Volume 16 Issue 10
The world’s largest waterfall is gone.
The Parana River runs between Paraguay and Brazil and reaches a point where it becomes five miles wide. The water at this point once plunged off the mountain and became a thunderous waterfall, greater than any waterfall on earth. The Sete Quedas was greater than Victoria Falls, Niagara Falls, or the Iguaçu falls; yet most people have never heard of it. There was no airstrip nearby, no roads to give people access this spectacular place, just a small, relatively unknown trail. A secret waterfall in the mountains of Paraguay, it was arguably the most beautiful place on earth. Today it no longer exists.
A huge dam was built at this place that destroyed the waterfall. The Itaipu Dam is 4.8 miles wide. Fifteen times more concrete was poured here than was used in the “chunnel” between Great Britain and France. The steel used “would have built 380 Eiffel Towers.”
I share this story with you from the book by James Martin, The Meaning of the Twenty First Century. (Riverhead Books 2006) I want to quote Mr. Martin about the consequences of this destruction of one of Nature’s greatest wonders.
“The river water was raised over 600 feet and created a vast flooded area 125 miles upstream. Almost 85% of the forest along the Paraguayan portion of the Parana River was destroyed. Vast numbers of species, including rare orchids, became extinct. Paraguay has only 3 million people and little industry; it uses less than 2% of the electricity generated… The Itaipu Dam need not have been built.”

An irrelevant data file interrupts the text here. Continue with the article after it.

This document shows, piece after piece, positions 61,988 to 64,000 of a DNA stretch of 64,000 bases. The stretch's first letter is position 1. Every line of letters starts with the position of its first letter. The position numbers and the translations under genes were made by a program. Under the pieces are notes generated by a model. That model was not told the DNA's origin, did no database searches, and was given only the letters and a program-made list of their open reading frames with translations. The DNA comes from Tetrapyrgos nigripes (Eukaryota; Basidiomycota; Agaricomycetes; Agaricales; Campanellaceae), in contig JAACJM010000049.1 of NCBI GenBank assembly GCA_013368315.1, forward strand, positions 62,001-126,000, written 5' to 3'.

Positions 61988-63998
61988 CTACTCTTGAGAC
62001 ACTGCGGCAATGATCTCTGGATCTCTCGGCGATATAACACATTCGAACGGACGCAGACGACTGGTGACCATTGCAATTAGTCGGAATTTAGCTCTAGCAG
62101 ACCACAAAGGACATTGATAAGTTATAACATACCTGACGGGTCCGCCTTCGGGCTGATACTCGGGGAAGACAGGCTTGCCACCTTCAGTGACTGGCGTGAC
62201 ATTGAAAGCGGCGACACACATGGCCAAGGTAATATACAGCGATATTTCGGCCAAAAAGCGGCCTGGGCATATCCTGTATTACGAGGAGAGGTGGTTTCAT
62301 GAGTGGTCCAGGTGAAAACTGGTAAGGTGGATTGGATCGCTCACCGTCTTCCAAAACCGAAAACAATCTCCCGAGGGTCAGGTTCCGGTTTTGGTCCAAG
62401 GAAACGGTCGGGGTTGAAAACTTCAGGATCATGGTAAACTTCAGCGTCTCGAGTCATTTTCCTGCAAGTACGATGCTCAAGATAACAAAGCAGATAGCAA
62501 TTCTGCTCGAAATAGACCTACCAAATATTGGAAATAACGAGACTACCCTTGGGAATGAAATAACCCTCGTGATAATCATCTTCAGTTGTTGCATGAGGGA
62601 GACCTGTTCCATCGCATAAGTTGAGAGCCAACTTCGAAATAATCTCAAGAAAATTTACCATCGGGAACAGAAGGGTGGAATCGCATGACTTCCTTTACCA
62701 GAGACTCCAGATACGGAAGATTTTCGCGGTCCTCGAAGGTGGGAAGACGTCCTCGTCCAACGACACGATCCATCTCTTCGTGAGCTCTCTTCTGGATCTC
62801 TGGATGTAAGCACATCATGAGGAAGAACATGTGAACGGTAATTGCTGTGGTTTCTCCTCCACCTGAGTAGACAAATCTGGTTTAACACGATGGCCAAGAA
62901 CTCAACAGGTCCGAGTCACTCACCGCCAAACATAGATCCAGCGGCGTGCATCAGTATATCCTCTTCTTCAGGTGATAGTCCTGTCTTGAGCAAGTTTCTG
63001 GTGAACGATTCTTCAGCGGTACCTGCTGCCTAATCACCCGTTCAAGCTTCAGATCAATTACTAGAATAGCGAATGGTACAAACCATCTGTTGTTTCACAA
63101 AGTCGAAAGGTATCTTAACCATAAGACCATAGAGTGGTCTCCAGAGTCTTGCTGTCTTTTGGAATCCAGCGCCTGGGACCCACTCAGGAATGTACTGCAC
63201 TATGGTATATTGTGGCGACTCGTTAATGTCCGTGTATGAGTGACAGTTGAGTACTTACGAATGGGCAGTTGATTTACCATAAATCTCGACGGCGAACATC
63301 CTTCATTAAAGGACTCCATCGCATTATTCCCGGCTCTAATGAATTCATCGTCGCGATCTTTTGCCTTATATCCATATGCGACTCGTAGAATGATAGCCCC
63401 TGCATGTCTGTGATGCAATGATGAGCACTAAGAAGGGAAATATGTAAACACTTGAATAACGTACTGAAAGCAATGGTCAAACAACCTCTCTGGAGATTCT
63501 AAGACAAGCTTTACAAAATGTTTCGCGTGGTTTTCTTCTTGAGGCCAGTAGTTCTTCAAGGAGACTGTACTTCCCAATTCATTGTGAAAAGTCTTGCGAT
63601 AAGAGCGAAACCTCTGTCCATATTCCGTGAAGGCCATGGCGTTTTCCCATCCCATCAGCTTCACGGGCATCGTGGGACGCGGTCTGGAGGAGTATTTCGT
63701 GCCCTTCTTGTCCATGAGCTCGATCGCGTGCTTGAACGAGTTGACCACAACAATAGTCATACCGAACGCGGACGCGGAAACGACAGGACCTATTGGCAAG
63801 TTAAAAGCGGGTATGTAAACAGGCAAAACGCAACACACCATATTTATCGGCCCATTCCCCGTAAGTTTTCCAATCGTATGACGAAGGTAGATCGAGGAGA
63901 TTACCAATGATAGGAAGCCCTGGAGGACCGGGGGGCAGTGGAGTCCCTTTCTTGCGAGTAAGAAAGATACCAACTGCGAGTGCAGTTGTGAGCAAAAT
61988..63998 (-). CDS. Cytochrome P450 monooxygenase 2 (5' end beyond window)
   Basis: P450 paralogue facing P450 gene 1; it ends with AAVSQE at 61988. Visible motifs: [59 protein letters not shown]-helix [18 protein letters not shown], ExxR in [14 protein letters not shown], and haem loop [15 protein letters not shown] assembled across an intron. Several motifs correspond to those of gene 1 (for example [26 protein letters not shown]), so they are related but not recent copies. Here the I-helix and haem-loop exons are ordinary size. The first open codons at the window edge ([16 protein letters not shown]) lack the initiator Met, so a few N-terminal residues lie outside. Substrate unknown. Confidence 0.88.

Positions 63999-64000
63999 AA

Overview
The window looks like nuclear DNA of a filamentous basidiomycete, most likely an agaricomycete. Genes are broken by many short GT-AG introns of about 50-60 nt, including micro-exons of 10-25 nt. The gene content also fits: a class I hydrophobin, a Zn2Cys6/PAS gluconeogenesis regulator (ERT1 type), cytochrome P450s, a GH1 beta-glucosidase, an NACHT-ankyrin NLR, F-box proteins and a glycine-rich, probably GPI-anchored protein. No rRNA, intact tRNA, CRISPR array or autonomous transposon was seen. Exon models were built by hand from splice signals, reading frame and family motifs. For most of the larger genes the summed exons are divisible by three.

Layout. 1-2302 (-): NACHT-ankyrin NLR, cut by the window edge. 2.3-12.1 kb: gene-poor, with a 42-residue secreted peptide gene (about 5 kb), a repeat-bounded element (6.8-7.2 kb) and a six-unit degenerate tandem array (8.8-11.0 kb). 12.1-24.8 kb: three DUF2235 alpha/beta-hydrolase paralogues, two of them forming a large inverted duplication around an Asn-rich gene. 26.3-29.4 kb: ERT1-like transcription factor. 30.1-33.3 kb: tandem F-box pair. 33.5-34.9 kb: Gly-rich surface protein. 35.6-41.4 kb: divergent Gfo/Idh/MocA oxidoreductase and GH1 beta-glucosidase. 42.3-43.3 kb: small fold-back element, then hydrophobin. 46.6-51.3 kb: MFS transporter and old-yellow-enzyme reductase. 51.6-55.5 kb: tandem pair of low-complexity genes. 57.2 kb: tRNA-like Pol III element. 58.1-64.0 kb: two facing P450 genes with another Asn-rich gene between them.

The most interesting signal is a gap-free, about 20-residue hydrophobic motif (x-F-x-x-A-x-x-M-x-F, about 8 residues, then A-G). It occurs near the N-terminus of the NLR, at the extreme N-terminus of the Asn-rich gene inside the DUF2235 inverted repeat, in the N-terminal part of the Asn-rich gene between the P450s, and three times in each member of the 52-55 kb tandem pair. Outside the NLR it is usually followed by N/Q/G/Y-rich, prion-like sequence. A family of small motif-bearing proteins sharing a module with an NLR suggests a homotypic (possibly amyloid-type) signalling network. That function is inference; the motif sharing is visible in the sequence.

This, of course is another example of men’s misuse of the world’s natural resources or “Nature’s Trust Fund,” as Martin puts it. I saw such a thing in my own life, on a smaller scale, of course. A tiny beautiful stream in Indiana was straightened out by local farmers in order to increase useable acreage. Nameless Creek meandered across several fields and valleys near my childhood home. Huge sycamores and walnut trees lined her banks. The creek was extremely crooked at this part of its journey to the Blue River, and the bends and small falls created swimming holes for exploring young boys. The swirls slowed to form “deep dimpled pools” where bass and specks could be caught with little effort. After it was straightened, it became a ditch-like thing. The trees were toppled, the twists were straightened, and the fishing holes were lost. The farmers could now plow and plant right up to the banks. I stopped going there after a while, and today, as an adult, I long to see it as it once was. But it is so altered I cannot make my grandson understand why it once excited the heart of a young man to play along its banks all day long.
Humanity often destroys good things and even great things for expediency. The greed and lust for success, profit, acceptance, or other such things convinces many to forgo the long term for the short term. To the foolish, life is viewed as only the present moment. To them, the moment is perceived as the whole; but of course this is not true. Today’s actions and decisions all have future consequences. Things wasted today may never return. There is not an unlimited supply. Anything may be wasted: friends, relationships, youth, fortunes, opportunities, time; all may be thrown away, misused, abused, ignored, and lost forever.
What we see as expendable at the moment may in fact be the fundamental element needed for the future. The Apostle’s doctrine, I believe, is future-proof; it works in any culture and in any era. What Christ gave his Apostles to preach and teach were essential things. Real things. Life empowering things. The real deal. The Truth, through Jesus, meets the needs of humanity in ways we may not easily understand. But if not defended, if not preached, if not practiced, it will be lost.
The carnal throw away the holy because it gets in the way of fleshly ambition. Like the profiteers who eliminated the Sete Quedas or the farmers who destroyed a beautiful section of Nameless Creek, today some church folk await the moment when the “big earth movers” can flood the valley and sweep away that which they think will prevent the (falsely perceived) “progressiveness” of their own ideas. They are willing to lose all things Apostolic for the intoxicating approval of men.